(752d) Modeling of Thermal Cracking of Natural Gas Liquids: Optimization with Support Vector Machine-Based Constraint Handling Scheme for Stiff ODEs

Authors: 
Beykal, B., Texas A&M University
Onel, M., Texas A&M Energy Institute, Texas A&M University
Onel, O., Princeton University
Pistikopoulos, E. N., Texas A&M Energy Institute, Texas A&M University
Rapid increase in shale gas production in the Appalachian Basin (Marcellus and Utica Shales) for the past 5 years has led to a significant growth in natural gas liquids (NGLs) production as well as a projected increase of these petrochemical feedstocks in the upcoming years [1, 2]. In this perspective, many existing ethylene crackers have expanded capacity and new crackers are becoming online to benefit from this unique opportunity [3]. Hence, the mathematical modeling and optimization of this process emerges as a necessity so as to determine the optimal operating conditions and the reactor configurations for the steam cracker, in such a way that the profit from thermal cracking of NGLs is maximized.

In this work, we are demonstrating (i) the comprehensive first-principles modeling of an adiabatic propane steam cracking process as a 1D plug flow reactor with coking effects [4] and (ii) the data-driven optimization of this reactor model using the ARGONAUT [5-6] framework. The mathematical model for thermal cracking includes the reaction rates expressed with Arrhenius equation, as well as the ODEs for continuity, energy, and momentum balances. The kinetics of thermal cracking of propane is adapted from Sundaram and Froment (1979) and the cracking model is validated using industrial data [7]. This simulation model is later used in the data-driven optimization phase to collect input-output data. However, the stiffness in the reactor models poses an additional complexity in retrieving the optimal operating conditions for the cracking process, especially when the data-driven optimization strategies strongly rely on collecting numerically stable samples from the reactor simulator. To this end, a novel Support Vector Machine (SVM)-based filtering approach is applied to eliminate candidate sampling points that are susceptible to the stiffness in the model and that will result with an abrupt termination of the cracking simulation due to high pressure drop. The SVM classifier identifies and removes the numerically unstable candidate points a priori to simulation execution by formulating an optimal separating hyperplane between stable/unstable points. This enables the data-driven algorithm to consistently converge to a profitable and feasible reactor configuration for the propane cracking process with an improved objective function value.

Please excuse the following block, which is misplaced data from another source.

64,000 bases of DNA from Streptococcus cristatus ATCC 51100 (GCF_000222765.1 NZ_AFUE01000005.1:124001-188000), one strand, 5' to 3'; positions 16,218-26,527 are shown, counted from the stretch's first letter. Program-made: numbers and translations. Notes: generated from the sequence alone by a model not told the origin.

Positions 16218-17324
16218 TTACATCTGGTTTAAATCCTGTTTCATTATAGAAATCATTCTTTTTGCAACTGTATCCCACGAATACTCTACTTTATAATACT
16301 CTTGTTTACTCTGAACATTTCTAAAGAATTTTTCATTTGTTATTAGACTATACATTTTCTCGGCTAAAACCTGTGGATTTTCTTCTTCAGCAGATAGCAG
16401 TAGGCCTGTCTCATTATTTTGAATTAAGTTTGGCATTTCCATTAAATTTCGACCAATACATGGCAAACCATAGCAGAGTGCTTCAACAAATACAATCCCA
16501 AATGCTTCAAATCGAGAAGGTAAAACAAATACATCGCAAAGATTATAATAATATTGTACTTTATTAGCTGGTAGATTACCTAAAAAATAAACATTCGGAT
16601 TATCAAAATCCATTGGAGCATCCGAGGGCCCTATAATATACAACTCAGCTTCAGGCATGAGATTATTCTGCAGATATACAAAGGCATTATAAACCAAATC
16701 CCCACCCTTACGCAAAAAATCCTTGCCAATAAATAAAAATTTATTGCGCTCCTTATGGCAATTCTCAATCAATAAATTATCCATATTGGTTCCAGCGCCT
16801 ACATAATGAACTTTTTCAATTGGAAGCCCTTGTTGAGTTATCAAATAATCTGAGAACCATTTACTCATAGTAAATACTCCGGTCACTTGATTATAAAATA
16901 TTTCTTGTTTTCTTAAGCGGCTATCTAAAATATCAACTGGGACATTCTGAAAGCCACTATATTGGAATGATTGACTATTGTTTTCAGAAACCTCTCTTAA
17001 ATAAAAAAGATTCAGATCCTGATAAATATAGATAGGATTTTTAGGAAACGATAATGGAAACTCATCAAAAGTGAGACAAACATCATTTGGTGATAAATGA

References

[1] Energy Information Administration. Today in Energy: Appalachia, Permian, Haynesville drive U.S. natural gas production growth, August 2018. URL https://www.eia.gov/todayinenergy/detail.php?id=36934. (accessed 04.10.2019).

[2] Energy Information Administration. Short-term energy outlook, April 2019. URL https://www.eia.gov/outlooks/steo/. (accessed 04.10.2019).

[3] Energy Information Administration. U.S. ethane consumption, exports to increase as new petrochemical plants come online, February 2018. URL https://www.eia.gov/todayinenergy/detail.php?id=35012. (accessed 02.26.2018).

[4] O. Onel. (2017). Advances in Modeling, Synthesis, And Global Optimization of Hybrid Energy Systems Toward the Production of Liquid Fuels and Olefins. Princeton University.

[5] F. Boukouvala and C. A. Floudas. (2017). ARGONAUT: AlgoRithms for Global Optimization of coNstrAined grey-box compUTational problems. Optimization Letters, 11(5), 895-913.

[6] B. Beykal, F. Boukouvala, C. A. Floudas, N. Sorek, H. Zalavadia, E. Gildin. (2018). Global optimization of grey-box computational systems using surrogate functions and application to highly constrained oil-field operations. Computers & Chemical Engineering, 114, 99-110.

[7] K. M. Sundaram and G. F. Froment. (1979). Kinetics of coke deposition in the thermal cracking of propane. Chemical Engineering Science, 34, 635-644.